The death of Peres on Wednesday at the age of 93 drew tributes from around the world for Israel’s last remaining founding father.

An estimated 50,000 people filed past his coffin as it lay in state outside parliament in Jerusalem throughout yesterday.

Mideast Israel Peres Funeral Chemi Peres, son of former Israeli President Shimon Peres, hugs US President Barack Obama. Source: AP/Press Association Images

The funeral took place under a white canopy in the leafy national cemetery, where many Israeli dignitaries are buried.

Around 8,000 police were deployed for the commemorations. Preventative arrests of both Jews and Palestinians were made ahead of the funeral to avoid potential disruptions, police said.

“We are dealing with an operation on an unprecedented scale,” said police chief Roni Alsheikh.

The last time such an event was held in Israel was the 1995 funeral for Yitzhak Rabin, Peres’s rival in the Labour party but partner in negotiating the Oslo accords.

Peres will be buried next to Rabin, who was assassinated in 1995 by a Jewish extremist opposed to the accords.

Criticism from Arab nations

In a career spanning seven decades, Peres held nearly every major office, serving twice as prime minister and as president, a mainly ceremonial role, from 2007 to 2014.

Mideast Israel Shimon Peres Source: Sebastian Scheiner

He won the 1994 Nobel Peace Prize jointly with Rabin and Palestinian leader Yasser Arafat for his role in negotiating the Oslo accords, which envisioned an independent Palestinian state.

He was also an architect of Israel’s nuclear programme, with the country now considered the Middle East’s sole nuclear-armed nation, though it has never declared it.

While Peres is hailed in the West as a peacemaker, many in the Arab world, including among the Palestinians, regard him a “war criminal”.

They have cited his involvement in successive Arab-Israeli wars, the occupation of Palestinian territory and his support for settlement building before his work on Oslo.

He was also prime minister in 1996 when more than 100 civilians were killed while sheltering at a UN peacekeepers’ base in the Lebanese village of Qana fired upon by Israel.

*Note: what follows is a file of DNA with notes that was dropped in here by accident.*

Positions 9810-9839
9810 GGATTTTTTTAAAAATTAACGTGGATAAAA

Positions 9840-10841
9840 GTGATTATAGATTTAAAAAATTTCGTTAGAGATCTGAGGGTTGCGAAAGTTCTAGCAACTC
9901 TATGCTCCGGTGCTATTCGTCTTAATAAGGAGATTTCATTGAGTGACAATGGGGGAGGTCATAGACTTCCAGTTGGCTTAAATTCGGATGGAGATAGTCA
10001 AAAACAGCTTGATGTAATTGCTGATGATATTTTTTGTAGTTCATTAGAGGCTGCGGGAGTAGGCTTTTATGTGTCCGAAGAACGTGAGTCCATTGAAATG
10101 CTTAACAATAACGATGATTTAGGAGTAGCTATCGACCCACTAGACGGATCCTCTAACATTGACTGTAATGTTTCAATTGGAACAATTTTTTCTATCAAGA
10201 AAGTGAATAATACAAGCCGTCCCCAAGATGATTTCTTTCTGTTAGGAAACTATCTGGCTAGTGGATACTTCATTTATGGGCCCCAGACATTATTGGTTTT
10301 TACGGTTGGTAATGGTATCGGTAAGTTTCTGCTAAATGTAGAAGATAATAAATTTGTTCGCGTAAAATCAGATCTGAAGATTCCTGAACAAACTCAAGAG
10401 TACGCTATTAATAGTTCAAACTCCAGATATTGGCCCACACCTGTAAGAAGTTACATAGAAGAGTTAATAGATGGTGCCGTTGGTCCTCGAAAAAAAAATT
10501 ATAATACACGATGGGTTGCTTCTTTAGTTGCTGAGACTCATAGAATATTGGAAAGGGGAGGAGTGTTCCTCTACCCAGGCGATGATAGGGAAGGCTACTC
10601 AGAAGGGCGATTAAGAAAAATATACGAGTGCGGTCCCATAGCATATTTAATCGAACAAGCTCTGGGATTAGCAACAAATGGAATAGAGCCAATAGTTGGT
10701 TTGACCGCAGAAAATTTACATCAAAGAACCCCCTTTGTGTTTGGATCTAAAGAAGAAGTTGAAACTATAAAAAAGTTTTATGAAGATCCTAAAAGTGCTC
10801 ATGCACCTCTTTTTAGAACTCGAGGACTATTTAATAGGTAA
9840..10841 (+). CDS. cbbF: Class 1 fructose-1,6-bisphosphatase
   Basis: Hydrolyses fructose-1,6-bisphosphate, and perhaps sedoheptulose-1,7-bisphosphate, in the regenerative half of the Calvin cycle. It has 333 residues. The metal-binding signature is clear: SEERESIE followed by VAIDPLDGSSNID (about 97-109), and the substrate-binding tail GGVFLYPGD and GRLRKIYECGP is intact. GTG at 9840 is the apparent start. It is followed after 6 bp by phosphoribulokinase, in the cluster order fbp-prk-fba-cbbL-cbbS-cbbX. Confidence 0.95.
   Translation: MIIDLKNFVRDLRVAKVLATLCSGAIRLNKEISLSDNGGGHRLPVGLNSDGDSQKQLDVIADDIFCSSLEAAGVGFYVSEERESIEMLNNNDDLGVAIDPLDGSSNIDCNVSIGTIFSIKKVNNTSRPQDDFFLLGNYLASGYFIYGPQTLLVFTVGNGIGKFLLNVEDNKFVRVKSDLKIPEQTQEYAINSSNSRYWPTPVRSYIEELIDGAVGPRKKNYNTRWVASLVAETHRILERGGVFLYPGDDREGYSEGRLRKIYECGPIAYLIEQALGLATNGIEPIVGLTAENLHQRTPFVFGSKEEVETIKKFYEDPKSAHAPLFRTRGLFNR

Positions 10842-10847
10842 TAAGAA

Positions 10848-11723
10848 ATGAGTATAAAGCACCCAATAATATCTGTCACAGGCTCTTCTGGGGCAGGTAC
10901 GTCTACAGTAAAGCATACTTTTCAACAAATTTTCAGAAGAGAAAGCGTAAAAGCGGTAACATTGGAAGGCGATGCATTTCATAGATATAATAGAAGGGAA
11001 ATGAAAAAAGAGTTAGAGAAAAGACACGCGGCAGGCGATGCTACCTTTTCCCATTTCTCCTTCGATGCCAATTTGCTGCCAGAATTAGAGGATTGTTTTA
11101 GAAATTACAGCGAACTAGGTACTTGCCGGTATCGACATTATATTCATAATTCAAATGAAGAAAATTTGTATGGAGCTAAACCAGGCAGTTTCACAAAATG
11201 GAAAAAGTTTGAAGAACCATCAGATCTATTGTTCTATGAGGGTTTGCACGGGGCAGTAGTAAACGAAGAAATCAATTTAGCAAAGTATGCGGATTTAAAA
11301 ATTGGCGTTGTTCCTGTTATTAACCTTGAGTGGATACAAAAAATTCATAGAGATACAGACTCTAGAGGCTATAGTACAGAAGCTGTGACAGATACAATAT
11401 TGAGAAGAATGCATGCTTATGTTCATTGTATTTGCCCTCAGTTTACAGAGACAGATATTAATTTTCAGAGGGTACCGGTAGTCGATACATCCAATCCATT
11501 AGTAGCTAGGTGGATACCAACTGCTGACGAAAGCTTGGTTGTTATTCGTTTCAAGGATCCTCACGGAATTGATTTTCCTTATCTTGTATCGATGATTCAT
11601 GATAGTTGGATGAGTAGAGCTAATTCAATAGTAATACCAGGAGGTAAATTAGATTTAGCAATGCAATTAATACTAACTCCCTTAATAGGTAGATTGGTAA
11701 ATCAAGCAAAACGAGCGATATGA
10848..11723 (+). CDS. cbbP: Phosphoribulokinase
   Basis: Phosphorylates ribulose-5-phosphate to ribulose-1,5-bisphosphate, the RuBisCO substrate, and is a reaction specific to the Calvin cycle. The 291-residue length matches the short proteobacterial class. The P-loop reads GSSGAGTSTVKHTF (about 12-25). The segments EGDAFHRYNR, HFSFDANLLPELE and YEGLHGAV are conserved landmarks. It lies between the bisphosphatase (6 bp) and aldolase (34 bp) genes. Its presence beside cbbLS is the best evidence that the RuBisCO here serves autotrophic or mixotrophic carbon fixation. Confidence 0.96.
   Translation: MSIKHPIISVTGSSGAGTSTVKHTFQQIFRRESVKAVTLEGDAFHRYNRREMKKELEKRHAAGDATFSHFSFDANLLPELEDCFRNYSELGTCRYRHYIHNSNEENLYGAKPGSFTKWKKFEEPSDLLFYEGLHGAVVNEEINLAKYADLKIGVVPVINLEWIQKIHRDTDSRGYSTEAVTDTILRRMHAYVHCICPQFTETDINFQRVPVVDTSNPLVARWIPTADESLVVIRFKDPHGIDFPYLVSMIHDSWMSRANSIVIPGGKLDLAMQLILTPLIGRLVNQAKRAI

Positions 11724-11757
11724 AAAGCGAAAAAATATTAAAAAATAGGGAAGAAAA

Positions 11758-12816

Mideast Isael Peres The hand of a newspaper distributor rests on free copies of Israel Today. Source: AP/Press Association Images

Islamist movement Hamas, which runs the Gaza Strip, condemned Abbas for offering condolences to Peres’s family, saying it “disregards the blood of the martyrs and the suffering of the Palestinian people”.

There have been very few tributes from Arab nations, though Egyptian Foreign Minister Sameh Shoukry was attending the funeral.

Egypt and Jordan are the only two Arab countries to have signed peace treaties with Israel.

Rise to political power

Born in Poland in 1923, Peres emigrated to what was then British-mandated Palestine when he was 11.

He joined the Zionist struggle and met David Ben-Gurion, who would become his mentor and Israel’s first prime minister.

Peres became director general of the nascent defence ministry aged just 29.

After leaving office as president, he had sought to maintain an active schedule, particularly through his Peres Center for Peace.

He was hospitalised in January for heart trouble, but said he was eager to return to work upon leaving.

In March, he met British supermodel Naomi Campbell at his Peres Center for Peace during an event linked to International Women’s Day. On the same day, he met visiting US Vice President Joe Biden.

Despite his reputation as a statesman, Peres never managed to outright win a national election. Many in Israel opposed to the Oslo accords also blamed him for what they saw as their failure.

But in later life, especially during his time as president, he came to be widely embraced.

© – AFP 2016 with reporting by Rónán Duffy

Read: Michael D. Higgins speaks of “great sadness” at death of Israeli colossus Shimon Peres >

Read: Palestinians are outraged at a donkey sale planned by the Israeli army >